Observable Queries

This library provides re-implementations of LINQ operations, but instead of returning Enumerable<T>s and simple values, these return IObservableCollectionQuery<T>s, IObservableDictionaryQuery<TKey, TValue>s, and IObservableScalarQuery<T>s. This is because, unlike traditional LINQ operations, these implementations continuously update their results until those results are disposed.

But... what could cause those updates?

  • the source is enumerable, implements INotifyCollectionChanged, and raises a CollectionChanged event
  • the source is a dictionary, implements Epiforge.Extensions.Collections.INotifyDictionaryChanged<TKey, TValue>, and raises a DictionaryChanged event
  • the elements in the enumerable (or the values in the dictionary) implement INotifyPropertyChanged and raise a PropertyChanged event
  • a reference enclosed by a selector or a predicate passed to the method implements INotifyCollectionChanged, Cogs.Collections.INotifyDictionaryChanged<TKey, TValue>, or INotifyPropertyChanged and raises one of their events

That last one might be a little surprising, but this is because all selectors and predicates passed to Observable Query methods become Observable Expressions (see above). This means that you will not be able to pass one that an ExpressionObserver cannot observe (e.g. a lambda expression that can't be converted to an expression tree or that contains nodes that are unsupported). But, in exchange for this, you get all kinds of notification plumbing that's just handled for you behind the scenes.

Suppose, for example, you're working on an app that displays a list of notes and you want the notes to be shown in descending order of when they were last edited.

var notes = new ObservableCollection<Note>();
var collectionObserver = new CollectionObserver();

var observedNotes = collectionObserver.ObserveReadOnlyList(notes);
var orderedNotes = observedNotes.ObserveOrderBy(note => note.LastEdited, isDescending: true);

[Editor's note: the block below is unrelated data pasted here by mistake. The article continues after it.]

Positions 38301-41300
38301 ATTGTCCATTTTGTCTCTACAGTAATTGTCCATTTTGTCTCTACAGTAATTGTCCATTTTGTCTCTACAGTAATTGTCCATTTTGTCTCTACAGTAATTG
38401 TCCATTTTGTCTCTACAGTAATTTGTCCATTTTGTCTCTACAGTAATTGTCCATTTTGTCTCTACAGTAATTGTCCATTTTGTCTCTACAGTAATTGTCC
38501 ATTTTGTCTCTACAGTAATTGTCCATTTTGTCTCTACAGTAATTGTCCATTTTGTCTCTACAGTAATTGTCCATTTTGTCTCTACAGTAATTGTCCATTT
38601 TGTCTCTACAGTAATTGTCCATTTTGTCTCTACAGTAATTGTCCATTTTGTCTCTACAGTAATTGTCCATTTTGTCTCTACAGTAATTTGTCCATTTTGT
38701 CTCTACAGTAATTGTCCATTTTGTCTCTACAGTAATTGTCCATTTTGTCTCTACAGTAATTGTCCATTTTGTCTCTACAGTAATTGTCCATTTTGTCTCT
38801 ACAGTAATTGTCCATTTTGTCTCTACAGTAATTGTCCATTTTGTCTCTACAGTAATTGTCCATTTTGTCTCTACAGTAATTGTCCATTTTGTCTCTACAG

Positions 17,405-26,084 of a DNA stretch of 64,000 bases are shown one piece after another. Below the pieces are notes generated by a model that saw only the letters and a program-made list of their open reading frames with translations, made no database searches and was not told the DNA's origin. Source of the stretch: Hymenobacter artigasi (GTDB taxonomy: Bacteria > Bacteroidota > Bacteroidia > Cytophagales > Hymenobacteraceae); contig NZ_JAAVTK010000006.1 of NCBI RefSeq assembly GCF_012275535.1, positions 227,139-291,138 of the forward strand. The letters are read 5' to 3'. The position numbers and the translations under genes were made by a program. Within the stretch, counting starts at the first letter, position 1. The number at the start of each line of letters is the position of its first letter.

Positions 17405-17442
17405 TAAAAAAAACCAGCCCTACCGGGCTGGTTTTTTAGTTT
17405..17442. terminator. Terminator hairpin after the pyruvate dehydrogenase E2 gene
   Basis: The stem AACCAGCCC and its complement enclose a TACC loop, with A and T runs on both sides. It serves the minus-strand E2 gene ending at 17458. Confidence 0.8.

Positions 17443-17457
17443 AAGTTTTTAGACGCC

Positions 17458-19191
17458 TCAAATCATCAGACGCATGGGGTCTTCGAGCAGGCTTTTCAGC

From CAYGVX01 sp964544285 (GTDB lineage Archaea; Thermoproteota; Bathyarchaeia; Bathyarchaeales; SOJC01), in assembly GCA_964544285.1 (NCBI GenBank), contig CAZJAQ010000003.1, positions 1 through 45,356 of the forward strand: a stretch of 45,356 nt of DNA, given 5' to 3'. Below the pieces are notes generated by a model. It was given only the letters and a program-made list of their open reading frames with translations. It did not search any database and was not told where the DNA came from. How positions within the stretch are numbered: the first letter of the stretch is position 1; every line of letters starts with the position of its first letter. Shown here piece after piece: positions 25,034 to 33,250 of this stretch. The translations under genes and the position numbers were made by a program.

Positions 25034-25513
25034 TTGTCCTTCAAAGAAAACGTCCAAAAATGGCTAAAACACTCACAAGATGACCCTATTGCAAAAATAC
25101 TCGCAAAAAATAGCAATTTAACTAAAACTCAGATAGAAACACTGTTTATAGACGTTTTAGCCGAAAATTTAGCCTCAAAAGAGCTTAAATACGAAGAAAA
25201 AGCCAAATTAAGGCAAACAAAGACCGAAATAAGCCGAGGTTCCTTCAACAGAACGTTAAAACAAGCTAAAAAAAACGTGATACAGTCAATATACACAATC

notesViewControl.ItemsSource = orderedNotes;

From then on, as you add Notes to the notes observable collection, the IObservableCollectionQuery<Note> named orderedNotes will be kept ordered so that notesViewControl displays them in the preferred order.

Since IObservableCollectionQuery<T>'s are automatically subscribing to events for you, you do need to call Dispose on them when you don't need them any more.

void Page_Unload(object? sender, EventArgs e)
{
    orderedNotes.Dispose();
    observedNotes.Dispose();
}

Ahh, but what about exceptions? Well, Observable Expressions contain a Fault element in their Evaluation properties, but... you don't really see those Observable Expressions as an Observable Query caller, do ya? For that reason, Observable Queries all have OperationFault properties. You may subscribe to their PropertyChanging and PropertyChanged events to be notified when an Observable Expression or the overall Observable Query runs into a problem. If there is more than one fault in play, the value of OperationFault will be an AggregateException.

Since the ExpressionObserver has a number of options governing its behavior, you may optionally pass one you've made to the constructor of CollectionObserver to ensure those options are obeyed when Observable Expressions are created to enable your Observable Queries.

Product Compatible and additional computed target framework versions.
.NET net5.0 was computed.  net5.0-windows was computed.  net6.0 is compatible.  net6.0-android was computed.  net6.0-ios was computed.  net6.0-maccatalyst was computed.  net6.0-macos was computed.  net6.0-tvos was computed.  net6.0-windows was computed.  net7.0 is compatible.  net7.0-android was computed.  net7.0-ios was computed.  net7.0-maccatalyst was computed.  net7.0-macos was computed.  net7.0-tvos was computed.  net7.0-windows was computed.  net8.0 was computed.  net8.0-android was computed.  net8.0-browser was computed.  net8.0-ios was computed.  net8.0-maccatalyst was computed.  net8.0-macos was computed.  net8.0-tvos was computed.  net8.0-windows was computed. 
.NET Core netcoreapp3.0 was computed.  netcoreapp3.1 was computed. 
.NET Standard netstandard2.1 is compatible. 
.NET Framework net462 is compatible.  net463 was computed.  net47 was computed.  net471 was computed.  net472 was computed.  net48 was computed.  net481 was computed. 
MonoAndroid monoandroid was computed. 
MonoMac monomac was computed. 
MonoTouch monotouch was computed. 
Tizen tizen60 was computed. 
Xamarin.iOS xamarinios was computed. 
Xamarin.Mac xamarinmac was computed. 
Xamarin.TVOS xamarintvos was computed. 
Xamarin.WatchOS xamarinwatchos was computed. 
Compatible target framework(s)
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Version Downloads Last updated
1.4.0 125 8/24/2023
1.3.0 104 8/24/2023
1.2.0 121 8/22/2023
1.1.2 123 8/21/2023
1.1.1 145 8/21/2023
1.0.4 154 8/20/2023
1.0.3 145 8/19/2023
1.0.2 147 8/15/2023
1.0.1 149 8/15/2023
1.0.0 113 8/14/2023

We made compatibility adjustments for breaking changes in other libraries.